Abstract: Shareholder activism increases the non-target firm’s outside option and reduces its CEO’s outside option, which leads to higher firm profit and lower CEO compensation. Due to this positive externality, the activist’s intervention is inefficiently low. Several extensions further generate a number of novel insights: The liquidity of the CEO talent market exacerbates the externality; common ownership alleviates the externality but exacerbates the free-rider problem, ultimately reducing market efficiency; regulating activists’ interventions decreases market efficiency when similar firms compete for different CEO talents.
    Keywords: Shareholder activism, externality, common ownership.
    JEL: G14 G34
    Date: 2017–08–07
  7. By: Fischer, Georg
    Abstract: We examine the impact of dynamic hedging demand of German option and discount certificate markets on the autocorrelation of German stock price changes. We theoretically model the demand of liquidity providers in the discount certificate market, a structured financial product with a concave payoff profile, asking whether dynamic hedging by certificate issuers induces negative return autocorrelation in stock markets. We find empirical evidence that the hedging demand of option issuers has a positive impact on return autocorrelation, while the opposite holds for certificate issuers, whose hedging demand enhances the negative return autocorrelation in the stock market. We thus theoretically and empirically provide evidence that there are persistent spillover effects from option and certificate markets to stock markets due to dynamic hedging activities.
    Keywords: Structured products,Derivatives,Dynamic hedging,Stock return autocorrelation,Market microstructure
    JEL: D40 G12 G21
    Date: 2019
  8. By: Götz, Martin
    Abstract: This paper analyzes the effect of financial constraints on firms' corporate social responsibility. Exploiting heterogeneity in firms' exposure to a monetary policy shock in the U.S., which reduced financial constraints for some firms, I find that firms increase their environmental responsibility. I use facility-level data to account for unobservable time-varying influences on pollution and find that toxic emissions decrease when parent companies are more exposed to the monetary policy shock. I further find that these facilities are also more likely to implement pollution abatement activities. Examining within-parent company heterogeneity I find that pollution abatement investments center on facilities at greater risk of facing additional costs due to environmental regulation. The findings are consistent with the idea that a reduction in financial constraints reduces pollution as it allows firms to implement pollution abatement measures.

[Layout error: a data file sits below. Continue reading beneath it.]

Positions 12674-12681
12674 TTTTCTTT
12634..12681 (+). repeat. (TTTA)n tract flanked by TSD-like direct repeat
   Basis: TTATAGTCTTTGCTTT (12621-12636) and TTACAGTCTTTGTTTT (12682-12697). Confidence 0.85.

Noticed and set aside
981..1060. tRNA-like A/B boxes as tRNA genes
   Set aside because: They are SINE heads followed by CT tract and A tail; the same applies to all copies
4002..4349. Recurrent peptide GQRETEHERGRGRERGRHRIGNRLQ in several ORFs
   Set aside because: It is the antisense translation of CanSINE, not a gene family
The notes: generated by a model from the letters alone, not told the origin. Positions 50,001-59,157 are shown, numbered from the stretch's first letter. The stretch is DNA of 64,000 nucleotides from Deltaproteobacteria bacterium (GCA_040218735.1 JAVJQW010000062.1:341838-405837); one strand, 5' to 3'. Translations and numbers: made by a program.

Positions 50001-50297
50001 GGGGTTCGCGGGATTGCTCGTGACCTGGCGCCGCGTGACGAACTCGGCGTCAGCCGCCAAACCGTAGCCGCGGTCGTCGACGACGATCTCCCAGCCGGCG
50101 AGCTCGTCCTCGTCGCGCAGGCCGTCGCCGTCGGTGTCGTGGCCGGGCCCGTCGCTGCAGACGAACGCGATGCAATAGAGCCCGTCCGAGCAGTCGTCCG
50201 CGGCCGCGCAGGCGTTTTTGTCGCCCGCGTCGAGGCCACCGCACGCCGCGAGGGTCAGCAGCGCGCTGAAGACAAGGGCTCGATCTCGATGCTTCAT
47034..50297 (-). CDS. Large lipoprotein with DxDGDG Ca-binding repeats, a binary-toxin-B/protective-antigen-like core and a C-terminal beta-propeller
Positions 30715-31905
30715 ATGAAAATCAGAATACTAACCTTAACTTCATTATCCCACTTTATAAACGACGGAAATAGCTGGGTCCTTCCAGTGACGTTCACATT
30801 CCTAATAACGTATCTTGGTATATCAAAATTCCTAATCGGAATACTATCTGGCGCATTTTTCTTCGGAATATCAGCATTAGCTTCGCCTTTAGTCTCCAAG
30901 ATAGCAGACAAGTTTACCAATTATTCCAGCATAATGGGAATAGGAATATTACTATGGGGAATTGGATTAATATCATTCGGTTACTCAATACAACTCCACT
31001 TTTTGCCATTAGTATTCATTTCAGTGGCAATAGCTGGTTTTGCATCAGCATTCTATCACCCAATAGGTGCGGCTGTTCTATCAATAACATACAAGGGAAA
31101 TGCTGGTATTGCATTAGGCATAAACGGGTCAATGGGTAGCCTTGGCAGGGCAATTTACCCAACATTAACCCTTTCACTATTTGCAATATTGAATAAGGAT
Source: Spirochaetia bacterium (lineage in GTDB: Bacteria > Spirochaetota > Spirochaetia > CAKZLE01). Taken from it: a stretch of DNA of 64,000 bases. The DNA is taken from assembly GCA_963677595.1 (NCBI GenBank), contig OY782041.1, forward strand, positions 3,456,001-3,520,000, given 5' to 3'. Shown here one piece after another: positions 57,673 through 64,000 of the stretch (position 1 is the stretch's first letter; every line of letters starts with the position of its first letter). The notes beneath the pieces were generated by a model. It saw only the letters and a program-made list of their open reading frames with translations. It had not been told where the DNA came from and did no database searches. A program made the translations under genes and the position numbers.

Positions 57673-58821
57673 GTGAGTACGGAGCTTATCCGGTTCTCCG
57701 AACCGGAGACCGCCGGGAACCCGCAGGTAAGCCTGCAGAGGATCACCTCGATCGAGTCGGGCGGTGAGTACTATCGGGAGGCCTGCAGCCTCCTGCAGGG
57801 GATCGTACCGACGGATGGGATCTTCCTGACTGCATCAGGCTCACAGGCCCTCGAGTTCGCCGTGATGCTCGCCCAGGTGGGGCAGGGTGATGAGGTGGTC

Keywords: Corporate Social Responsibility,Emissions,Financial Constraints,Pollution,Bond Markets
    JEL: G32 E52 Q52 Q53
    Date: 2018
  9. By: Hasan, Iftekhar; Karavitis, Panagiotis; Kazakis, Pantelis; Leung, Woon Sau
    Abstract: In this work we investigate the relationship between corporate social responsibility (CSR) and profit shifting. First, we employ worldwide data for parent firms and their foreign subsidiaries to derive a profit shifting measure. Then, drawing on legitimacy theory and risk-management strategy, we find corporate social responsibility to be positively correlated with profit shifting. In addition, we find this relationship to be stronger in parent firms in countries under the territorial tax system. We perform a battery of sensitivity tests and robustness checks to corroborate our findings. By and large, our results suggest that multinational firms with higher CSR scores shift larger amounts of profits to their low-tax foreign subsidiaries, potentially indicating strategic planning in the choice of CSR investments by multinational enterprises.
    Keywords: corporate social responsibility; profit shifting; legitimacy theory; risk-management; corporate tax systems; agency problems
    JEL: F23 G30 G32 H25 H26 L10 L21 M14
    Date: 2019–01–19
  10. By: Marina-Eliza Spaliara; Serafeim Tsoukas; Luísa Farinha